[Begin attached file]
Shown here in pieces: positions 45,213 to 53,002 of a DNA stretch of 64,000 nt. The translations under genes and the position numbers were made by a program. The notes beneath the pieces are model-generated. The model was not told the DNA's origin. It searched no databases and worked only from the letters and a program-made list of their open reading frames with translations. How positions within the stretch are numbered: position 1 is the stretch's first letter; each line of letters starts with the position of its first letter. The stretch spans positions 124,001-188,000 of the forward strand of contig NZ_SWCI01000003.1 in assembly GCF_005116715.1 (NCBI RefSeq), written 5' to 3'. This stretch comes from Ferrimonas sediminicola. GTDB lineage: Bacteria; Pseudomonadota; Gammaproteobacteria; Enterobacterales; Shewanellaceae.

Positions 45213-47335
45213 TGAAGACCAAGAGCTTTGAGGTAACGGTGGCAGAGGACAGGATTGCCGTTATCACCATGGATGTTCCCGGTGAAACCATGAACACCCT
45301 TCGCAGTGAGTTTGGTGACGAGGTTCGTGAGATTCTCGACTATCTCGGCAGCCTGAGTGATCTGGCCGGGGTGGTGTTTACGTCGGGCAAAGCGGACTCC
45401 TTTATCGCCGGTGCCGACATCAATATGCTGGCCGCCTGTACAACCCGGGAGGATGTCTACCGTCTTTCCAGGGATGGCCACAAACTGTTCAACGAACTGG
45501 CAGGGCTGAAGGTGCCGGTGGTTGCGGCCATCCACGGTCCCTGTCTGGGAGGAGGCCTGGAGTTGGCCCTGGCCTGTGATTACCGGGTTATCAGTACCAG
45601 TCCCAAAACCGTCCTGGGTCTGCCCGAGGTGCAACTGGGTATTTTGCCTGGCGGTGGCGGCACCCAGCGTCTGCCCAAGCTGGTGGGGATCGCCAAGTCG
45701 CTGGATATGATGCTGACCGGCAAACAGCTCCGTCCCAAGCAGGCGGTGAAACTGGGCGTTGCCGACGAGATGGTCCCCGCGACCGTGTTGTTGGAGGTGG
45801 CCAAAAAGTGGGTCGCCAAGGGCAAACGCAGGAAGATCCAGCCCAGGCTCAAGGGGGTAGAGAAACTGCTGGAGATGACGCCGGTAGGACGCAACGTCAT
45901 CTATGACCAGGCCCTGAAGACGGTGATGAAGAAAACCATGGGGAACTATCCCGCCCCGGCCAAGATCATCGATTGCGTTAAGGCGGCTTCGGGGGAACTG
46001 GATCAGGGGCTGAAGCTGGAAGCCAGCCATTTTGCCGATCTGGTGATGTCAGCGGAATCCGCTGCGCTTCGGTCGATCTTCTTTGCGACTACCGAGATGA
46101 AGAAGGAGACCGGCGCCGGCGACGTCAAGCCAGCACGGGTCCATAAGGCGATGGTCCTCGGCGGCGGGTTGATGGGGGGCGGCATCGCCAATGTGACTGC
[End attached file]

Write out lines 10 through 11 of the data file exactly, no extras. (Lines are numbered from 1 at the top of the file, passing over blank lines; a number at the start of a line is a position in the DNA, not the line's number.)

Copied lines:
45901 CTATGACCAGGCCCTGAAGACGGTGATGAAGAAAACCATGGGGAACTATCCCGCCCCGGCCAAGATCATCGATTGCGTTAAGGCGGCTTCGGGGGAACTG
46001 GATCAGGGGCTGAAGCTGGAAGCCAGCCATTTTGCCGATCTGGTGATGTCAGCGGAATCCGCTGCGCTTCGGTCGATCTTCTTTGCGACTACCGAGATGA